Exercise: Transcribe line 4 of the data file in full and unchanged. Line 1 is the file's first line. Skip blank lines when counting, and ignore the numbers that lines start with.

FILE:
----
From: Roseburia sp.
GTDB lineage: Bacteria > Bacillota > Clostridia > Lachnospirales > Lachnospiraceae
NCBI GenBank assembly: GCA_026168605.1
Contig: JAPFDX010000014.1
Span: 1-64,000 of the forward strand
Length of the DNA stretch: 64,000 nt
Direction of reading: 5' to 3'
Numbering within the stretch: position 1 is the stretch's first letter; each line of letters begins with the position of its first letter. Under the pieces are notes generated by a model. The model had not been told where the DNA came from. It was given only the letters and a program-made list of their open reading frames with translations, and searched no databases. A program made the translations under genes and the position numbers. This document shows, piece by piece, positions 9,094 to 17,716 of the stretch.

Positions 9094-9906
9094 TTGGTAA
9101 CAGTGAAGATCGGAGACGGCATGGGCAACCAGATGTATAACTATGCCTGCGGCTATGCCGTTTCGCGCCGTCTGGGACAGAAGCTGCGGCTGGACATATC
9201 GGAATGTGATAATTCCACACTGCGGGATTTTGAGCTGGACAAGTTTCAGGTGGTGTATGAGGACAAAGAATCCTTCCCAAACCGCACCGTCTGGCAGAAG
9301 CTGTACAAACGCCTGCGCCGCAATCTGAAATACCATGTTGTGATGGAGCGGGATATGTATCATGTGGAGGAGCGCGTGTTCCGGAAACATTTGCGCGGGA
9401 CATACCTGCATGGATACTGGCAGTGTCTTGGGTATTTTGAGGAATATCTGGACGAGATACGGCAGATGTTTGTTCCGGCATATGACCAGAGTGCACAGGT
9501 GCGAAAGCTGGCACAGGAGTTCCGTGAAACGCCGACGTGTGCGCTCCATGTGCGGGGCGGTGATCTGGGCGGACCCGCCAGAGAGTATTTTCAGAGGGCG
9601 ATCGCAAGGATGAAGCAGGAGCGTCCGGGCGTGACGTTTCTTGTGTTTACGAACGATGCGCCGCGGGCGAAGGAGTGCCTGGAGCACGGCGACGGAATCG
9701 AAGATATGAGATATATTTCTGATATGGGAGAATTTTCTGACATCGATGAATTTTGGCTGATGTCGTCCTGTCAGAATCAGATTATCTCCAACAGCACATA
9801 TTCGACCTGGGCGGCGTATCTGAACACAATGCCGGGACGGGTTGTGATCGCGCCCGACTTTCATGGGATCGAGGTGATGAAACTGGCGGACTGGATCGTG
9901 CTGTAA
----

Contig: JAPFDX010000014.1